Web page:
They saved 1968. This story about the Apollo 8 mission - the first to go to the moon - is about so much more too. The country was in turmoil, we were losing an existential battle to our biggest adversary, great leaders were being assasinated, we were in the midst of an unpopular war... it seemed like the country would never be the same. Enter “Rocket Men”. I don’t want to give away too much, but you will be amazed by this story, and so drawn to these heroes (and all the others surrounding them)

Who was your favorite character and why?

Completely impossible to choose a favorite character.

What about Ray Porter and Robert Kurson ’s performance did you like?

The reading was top (top) notch! I felt like Porter was enjoying the story along with me. His pace was fantastic. I’m not certain, but it felt like he slowed down a teeny bit for the somewhat technical details to help absorb the concepts which was great (I must note however that Kurson did a phenomenal job in explaining the technical stuff at exactly the right level - not too complicated, but with great detail)

Did you have an extreme reaction to this book? Did it make you laugh or cry?

Yes - I laughed and cried at different times.

Any additional comments?

I listened to this book with my husband, and it was such a fun way to hear the story. We stopped the audio so many times just to look at each other and say “can you believe they did that?” I recommend this book as high as I possible can. You won’t be disappointed.

8 of 8 people found this review helpful

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Robert Kurson Has Done it Again

Master researcher, storyteller and writer Robert Kurson vividly tells the amazing and surprisingly somewhat forgotten story of Apollo 8, man’s first trip to the moon. Apollo 8 came to be overshadowed by Apollo 11, the expedition that put men on the moon but was the most daring Apollo of them all and laid the groundwork for everything that came after. This is a story of audacity, heroics, science and how the mission brought together a country that in 1968 was tearing itself apart. The story of the men and women who made this happen will keep you reading well into the night. Kurson’s third book, like the first two, is a winner.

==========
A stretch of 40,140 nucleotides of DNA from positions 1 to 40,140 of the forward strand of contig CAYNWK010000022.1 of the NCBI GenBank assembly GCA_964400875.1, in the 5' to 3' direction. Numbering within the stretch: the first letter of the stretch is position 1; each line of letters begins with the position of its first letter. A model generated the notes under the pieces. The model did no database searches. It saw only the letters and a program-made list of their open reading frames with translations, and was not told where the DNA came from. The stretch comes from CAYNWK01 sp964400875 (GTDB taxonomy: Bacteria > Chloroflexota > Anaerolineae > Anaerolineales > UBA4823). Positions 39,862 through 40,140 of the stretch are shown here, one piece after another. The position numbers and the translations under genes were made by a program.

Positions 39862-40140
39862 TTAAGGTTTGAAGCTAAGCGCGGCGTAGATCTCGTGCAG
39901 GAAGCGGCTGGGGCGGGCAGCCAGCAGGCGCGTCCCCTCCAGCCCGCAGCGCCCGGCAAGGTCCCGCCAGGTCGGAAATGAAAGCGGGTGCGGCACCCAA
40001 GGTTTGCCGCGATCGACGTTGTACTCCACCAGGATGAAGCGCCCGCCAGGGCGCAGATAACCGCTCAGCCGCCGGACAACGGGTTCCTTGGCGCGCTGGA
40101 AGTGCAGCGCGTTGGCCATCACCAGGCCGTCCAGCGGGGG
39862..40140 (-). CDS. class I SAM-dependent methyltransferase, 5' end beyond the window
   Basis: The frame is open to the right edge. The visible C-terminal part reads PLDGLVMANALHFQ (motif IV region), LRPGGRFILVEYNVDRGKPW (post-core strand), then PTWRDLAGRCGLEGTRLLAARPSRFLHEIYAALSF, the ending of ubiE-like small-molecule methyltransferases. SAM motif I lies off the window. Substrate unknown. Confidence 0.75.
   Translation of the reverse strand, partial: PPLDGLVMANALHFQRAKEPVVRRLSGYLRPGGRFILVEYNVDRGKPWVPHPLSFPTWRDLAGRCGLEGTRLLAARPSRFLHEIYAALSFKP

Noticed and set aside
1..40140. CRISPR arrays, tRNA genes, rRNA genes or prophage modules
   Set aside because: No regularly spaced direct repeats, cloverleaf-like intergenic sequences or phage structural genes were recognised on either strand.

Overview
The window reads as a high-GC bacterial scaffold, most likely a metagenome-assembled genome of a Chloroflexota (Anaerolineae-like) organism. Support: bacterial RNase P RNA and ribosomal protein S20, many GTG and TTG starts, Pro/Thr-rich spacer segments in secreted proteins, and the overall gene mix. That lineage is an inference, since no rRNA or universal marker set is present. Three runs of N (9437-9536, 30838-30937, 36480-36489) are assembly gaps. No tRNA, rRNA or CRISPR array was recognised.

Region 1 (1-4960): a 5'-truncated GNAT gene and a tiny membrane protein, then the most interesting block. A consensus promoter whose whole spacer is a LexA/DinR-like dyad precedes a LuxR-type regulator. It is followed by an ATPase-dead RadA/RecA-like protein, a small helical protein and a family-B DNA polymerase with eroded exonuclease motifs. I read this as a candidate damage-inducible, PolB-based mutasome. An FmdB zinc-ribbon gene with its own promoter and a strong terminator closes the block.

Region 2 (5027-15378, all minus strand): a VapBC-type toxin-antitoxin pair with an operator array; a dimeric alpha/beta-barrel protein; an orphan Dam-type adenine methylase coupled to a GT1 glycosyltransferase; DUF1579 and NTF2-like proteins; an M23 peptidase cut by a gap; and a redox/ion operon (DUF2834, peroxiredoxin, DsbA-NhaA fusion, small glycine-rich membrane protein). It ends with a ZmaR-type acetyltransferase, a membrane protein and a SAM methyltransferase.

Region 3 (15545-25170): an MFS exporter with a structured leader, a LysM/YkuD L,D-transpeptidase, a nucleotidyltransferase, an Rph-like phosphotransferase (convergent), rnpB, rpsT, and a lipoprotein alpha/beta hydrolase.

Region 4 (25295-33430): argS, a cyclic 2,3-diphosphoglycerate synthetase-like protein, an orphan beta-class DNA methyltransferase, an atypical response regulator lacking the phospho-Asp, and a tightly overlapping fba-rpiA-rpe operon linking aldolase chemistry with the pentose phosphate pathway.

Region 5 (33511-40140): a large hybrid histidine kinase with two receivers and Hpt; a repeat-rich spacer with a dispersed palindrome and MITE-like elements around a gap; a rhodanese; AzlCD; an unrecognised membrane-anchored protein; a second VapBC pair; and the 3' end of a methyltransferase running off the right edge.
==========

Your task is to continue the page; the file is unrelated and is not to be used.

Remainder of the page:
4 of 4 people found this review helpful

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  • John
  • Vail, AZ, USA
  • 04-15-18

A rousing tale--even if you know how it ends

Would you consider the audio edition of Rocket Men to be better than the print version?

This is a terrific tale, whether you read it or listen to it. History has already told us how Apollo 8 fared, nevertheless the story has an edge-of-your-seat quality to the writing and the performance that makes this a terrific read. Even though you know how the mission ended, there were moments where you almost want to double-check the record just to be sure.

Who was your favorite character and why?

The crew of Apollo 8, of course. Frank Borman, Jim Lovell and Bill Anders had their own motivations for becoming astronauts, and they meshed well together as a crew, and in the midst of the Space Race. All of the figures in the book were compelling for their own reasons, but the trio going where no human had ever been were great to be with, if only for a short time.

What does Ray Porter and Robert Kurson bring to the story that you wouldn’t experience if you just read the book?

Ray Porter does an excellent job teasing out the characters in the story, changing his voice to render Frank Borman and Jim Lovell, for example, satisfyingly close to their actual voices. Also, his rendering of Robert Kurson's written word made for a nice performance all around.

Was this a book you wanted to listen to all in one sitting?

Of course it was! But, I parceled it out over a few days, as long as I could...

4 of 4 people found this review helpful

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I thought it was going to be boring..I was wrong!

No detail was spared in this exciting account of Apollo 8. Robert Kurson did an outstanding job of telling this story from every angle, and from the viewpoint of everyone involved. Everyone remembers Apollo 11 (first lunar landing) and Apollo 13 (near disaster), but few know much about Apollo 8, the mission that won the space race. I was 14 in 1968, so I don't remember much about it. I mostly remember the assassinations, the politics and the music of the day. It was a great history lesson for me! And, much more thrilling than I thought it would be when I started listening. And, of course, you cant' go wrong with Ray Porter!!

4 of 4 people found this review helpful

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Outstanding !

Would you listen to Rocket Men again? Why?

YES! This story of the Apollo 8 is one I could listen to several time.

Who was your favorite character and why?

All characters were a major part of this story.

Which scene was your favorite?

So many good ones, but the re-entry was the best.

Any additional comments?

Robert Kurson did an outstanding job gathering all the information and interviewing the astronauts and NASA staff along with going through all the info he could find on this mission. I felt like I was right there on that flight with them. Robert Kurson has done a great job on all of his books as he does one thing so well...research!

3 of 3 people found this review helpful

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Unexpected Delight